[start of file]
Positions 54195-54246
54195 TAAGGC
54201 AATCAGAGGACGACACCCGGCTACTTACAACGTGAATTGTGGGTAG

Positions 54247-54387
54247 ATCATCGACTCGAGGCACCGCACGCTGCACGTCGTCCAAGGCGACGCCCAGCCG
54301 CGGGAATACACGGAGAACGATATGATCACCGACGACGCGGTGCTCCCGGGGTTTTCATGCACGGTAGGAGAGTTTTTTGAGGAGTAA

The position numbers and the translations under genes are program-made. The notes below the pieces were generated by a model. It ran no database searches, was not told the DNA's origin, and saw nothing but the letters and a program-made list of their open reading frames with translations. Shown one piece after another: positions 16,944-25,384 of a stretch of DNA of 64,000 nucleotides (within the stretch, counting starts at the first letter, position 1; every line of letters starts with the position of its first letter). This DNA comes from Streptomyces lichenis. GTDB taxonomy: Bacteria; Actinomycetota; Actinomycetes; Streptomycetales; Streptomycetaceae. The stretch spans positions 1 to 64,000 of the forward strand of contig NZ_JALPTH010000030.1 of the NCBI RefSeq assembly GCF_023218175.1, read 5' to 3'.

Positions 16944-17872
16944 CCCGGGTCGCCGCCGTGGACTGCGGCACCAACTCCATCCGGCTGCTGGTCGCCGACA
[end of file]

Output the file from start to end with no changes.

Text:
Positions 54195-54246
54195 TAAGGC
54201 AATCAGAGGACGACACCCGGCTACTTACAACGTGAATTGTGGGTAG

Positions 54247-54387
54247 ATCATCGACTCGAGGCACCGCACGCTGCACGTCGTCCAAGGCGACGCCCAGCCG
54301 CGGGAATACACGGAGAACGATATGATCACCGACGACGCGGTGCTCCCGGGGTTTTCATGCACGGTAGGAGAGTTTTTTGAGGAGTAA

The position numbers and the translations under genes are program-made. The notes below the pieces were generated by a model. It ran no database searches, was not told the DNA's origin, and saw nothing but the letters and a program-made list of their open reading frames with translations. Shown one piece after another: positions 16,944-25,384 of a stretch of DNA of 64,000 nucleotides (within the stretch, counting starts at the first letter, position 1; every line of letters starts with the position of its first letter). This DNA comes from Streptomyces lichenis. GTDB taxonomy: Bacteria; Actinomycetota; Actinomycetes; Streptomycetales; Streptomycetaceae. The stretch spans positions 1 to 64,000 of the forward strand of contig NZ_JALPTH010000030.1 of the NCBI RefSeq assembly GCF_023218175.1, read 5' to 3'.

Positions 16944-17872
16944 CCCGGGTCGCCGCCGTGGACTGCGGCACCAACTCCATCCGGCTGCTGGTCGCCGACA